Christine M. Castellano, SVP, GC, CCO and corporate secretary of Ingredion Inc.
Christine Castellano has always loved public speaking and thought she might end her career as she began it, as a litigator. But she found herself drawn to the role of counselor and advisor. After going in-house, her career expanded as her company grew and she has risen to head the legal department at Ingredion Inc.
Along with her work there, she is a member of the American Bar Association, the Conference Board Council of Senior International Attorneys and the Corporate Counsel Association. In 2011, Castellano received the Outstanding International Corporate Counsel Award from the International Law Section of the American Bar Association.
WIPL recently spoke with Castellano about being part of a company truly dedicated to diversity, keeping up with laws around the world and learning Spanish for work and fun.
What first drew you to a career in the law?
I always loved public speaking in school. Then in college, I took an intro into constitutional law class and it piqued my interest. By my junior year, I knew I was law school bund, so I took economics and intro to law classes. I began my career as a litigator and thought I would spend my career as a litigator. But I began working with clients and became more intrigued with the role of lawyer as counselor, being proactive and acting as part of a team.
What has been most interesting about your current role?
I love being part of this company. It’s a Global Fortune 500 company, and I have a great boss [Ilene Gordon, chairman, president and chief executive officer] who is one of only 23 female CEOs in the Fortune 500.
One great thing about Ingredion is our diversity. Our board is one of the most diverse in the Fortune 500. Our executive leadership is 27% female, including the CEO. It’s great to be part of a company that’s diverse in terms of gender and race.
What is the most important issue facing your company now?
As a global company, the laws that impact us are far reaching and complex. In some countries, they are not even particularly well defined. It can be a challenge to keep up with changes, including compliance. As attorneys, we do a lot of professional development, CLE, diligent reading. But as GC, I call a lot on the judgment that I’ve gained in my career, to know when to call outside counsel to give me detailed expertise on local issues.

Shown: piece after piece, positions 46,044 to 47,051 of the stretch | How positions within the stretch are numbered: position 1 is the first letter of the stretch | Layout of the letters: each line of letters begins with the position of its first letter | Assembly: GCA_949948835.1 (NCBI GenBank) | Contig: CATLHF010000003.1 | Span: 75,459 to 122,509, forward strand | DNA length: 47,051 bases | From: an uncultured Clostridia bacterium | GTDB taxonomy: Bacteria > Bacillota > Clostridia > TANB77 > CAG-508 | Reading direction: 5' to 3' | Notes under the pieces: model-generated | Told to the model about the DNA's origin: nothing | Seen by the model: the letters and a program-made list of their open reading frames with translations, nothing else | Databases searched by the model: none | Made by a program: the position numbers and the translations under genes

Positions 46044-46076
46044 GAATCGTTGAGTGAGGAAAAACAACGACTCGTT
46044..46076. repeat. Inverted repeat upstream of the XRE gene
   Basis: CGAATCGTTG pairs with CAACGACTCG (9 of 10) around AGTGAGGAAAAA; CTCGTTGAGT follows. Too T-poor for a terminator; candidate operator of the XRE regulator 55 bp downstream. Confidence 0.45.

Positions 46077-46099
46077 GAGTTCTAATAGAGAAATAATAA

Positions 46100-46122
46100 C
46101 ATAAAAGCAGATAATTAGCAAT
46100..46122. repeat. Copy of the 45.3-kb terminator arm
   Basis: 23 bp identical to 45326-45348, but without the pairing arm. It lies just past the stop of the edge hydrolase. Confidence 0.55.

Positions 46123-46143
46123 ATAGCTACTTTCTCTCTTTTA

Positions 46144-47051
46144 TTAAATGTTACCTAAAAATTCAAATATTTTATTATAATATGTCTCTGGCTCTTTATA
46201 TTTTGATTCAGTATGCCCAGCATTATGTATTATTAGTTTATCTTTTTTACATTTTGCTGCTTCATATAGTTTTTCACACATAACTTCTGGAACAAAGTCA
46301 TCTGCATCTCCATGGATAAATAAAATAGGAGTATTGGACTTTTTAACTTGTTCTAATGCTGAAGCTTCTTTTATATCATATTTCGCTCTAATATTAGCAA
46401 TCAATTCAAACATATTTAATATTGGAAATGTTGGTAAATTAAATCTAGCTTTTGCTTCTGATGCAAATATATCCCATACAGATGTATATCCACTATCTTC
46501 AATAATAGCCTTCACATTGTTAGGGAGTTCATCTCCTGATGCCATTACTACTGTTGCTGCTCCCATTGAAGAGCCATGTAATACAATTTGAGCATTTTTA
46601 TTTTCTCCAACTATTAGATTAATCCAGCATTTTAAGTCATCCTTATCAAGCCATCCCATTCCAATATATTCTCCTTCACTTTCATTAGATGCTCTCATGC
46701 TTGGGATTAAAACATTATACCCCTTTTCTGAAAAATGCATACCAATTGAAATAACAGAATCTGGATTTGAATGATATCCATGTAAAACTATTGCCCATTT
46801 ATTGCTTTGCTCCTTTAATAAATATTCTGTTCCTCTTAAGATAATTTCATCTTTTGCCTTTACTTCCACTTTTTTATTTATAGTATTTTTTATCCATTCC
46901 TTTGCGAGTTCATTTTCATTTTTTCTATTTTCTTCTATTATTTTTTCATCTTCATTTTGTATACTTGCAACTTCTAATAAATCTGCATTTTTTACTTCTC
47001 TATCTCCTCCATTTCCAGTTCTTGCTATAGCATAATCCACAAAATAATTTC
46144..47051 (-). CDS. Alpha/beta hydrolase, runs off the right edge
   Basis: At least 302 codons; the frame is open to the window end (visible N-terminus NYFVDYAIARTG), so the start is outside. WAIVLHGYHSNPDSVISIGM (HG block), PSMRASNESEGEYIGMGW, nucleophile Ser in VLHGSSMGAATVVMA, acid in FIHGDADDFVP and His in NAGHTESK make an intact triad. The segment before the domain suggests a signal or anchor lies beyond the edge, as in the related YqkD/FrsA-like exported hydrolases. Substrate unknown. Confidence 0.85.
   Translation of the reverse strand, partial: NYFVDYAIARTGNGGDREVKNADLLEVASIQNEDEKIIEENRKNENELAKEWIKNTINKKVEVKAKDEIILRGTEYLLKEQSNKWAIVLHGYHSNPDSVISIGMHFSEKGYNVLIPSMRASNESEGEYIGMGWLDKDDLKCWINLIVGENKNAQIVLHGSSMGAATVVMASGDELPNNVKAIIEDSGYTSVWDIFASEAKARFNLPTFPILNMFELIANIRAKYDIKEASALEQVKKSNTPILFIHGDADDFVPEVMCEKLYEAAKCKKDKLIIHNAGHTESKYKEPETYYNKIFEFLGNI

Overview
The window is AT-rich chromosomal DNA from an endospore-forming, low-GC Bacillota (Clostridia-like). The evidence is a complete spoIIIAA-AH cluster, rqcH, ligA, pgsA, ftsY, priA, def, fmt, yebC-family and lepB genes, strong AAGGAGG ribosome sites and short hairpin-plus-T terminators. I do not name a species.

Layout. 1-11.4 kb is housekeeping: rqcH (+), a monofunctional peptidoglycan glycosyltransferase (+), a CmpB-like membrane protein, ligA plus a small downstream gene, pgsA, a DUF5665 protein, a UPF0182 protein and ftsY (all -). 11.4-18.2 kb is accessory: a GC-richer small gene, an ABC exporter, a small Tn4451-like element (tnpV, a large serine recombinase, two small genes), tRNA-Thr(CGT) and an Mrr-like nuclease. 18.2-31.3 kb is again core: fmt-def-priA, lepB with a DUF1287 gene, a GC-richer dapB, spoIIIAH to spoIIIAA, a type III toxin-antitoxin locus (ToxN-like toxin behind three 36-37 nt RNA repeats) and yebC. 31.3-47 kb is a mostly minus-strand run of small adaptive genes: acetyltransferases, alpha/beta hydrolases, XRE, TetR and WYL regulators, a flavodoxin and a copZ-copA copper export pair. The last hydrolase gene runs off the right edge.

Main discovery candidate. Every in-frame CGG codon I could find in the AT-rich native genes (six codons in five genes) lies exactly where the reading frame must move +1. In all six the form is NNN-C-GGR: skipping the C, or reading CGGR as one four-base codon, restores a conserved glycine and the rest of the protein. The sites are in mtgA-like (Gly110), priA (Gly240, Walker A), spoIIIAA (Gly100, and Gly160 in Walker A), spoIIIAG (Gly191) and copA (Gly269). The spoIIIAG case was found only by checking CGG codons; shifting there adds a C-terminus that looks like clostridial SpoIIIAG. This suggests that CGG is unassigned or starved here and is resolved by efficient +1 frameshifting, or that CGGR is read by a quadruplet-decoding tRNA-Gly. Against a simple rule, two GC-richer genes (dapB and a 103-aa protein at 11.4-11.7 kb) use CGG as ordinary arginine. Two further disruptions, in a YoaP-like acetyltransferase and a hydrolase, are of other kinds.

What professional accomplishment has made you most proud?
Becoming GC of a Fortune 500 company is something I aspired to for many years. There are not a lot of seats at that level. I was honored to be recommended by my predecessor Mary Ann Hynes and picked by our CEO.
Another accomplishment I’m proud of is learning Spanish and becoming a functional speaker. In 2004, the company created an international position to manage outside legal affairs outside of North America. I was put in that role. Learning Spanish was really beneficial for work, but it was a personal accomplishment as well.
What advice would you give to women looking to advance in their legal departments?
I give the same advice to women and men. You have to do a good job, but you also have to make sure others are aware you are doing a good job. It’s easy to sit in your office and no one realizes you do great job. You also have to people know of your career goals and what you are doing to develop.
It’s important to have mentors, though not necessarily in formal mentor programs. You also have to learn to network. It’s more than just throwing business cards around. You have share with others, just as you have them share with you.
Do you see a difference in how women network with and mentor other women, compared to working with men?
I think it depends more on the person than the gender. Everyone has a personal style. Mentoring is a question of style, and I couldn’t mentor or be mentored in way that wasn’t natural to me. I’ve had various mentors, men and women, and I’ve learned different things from them. I’ve always try to take something away from each person.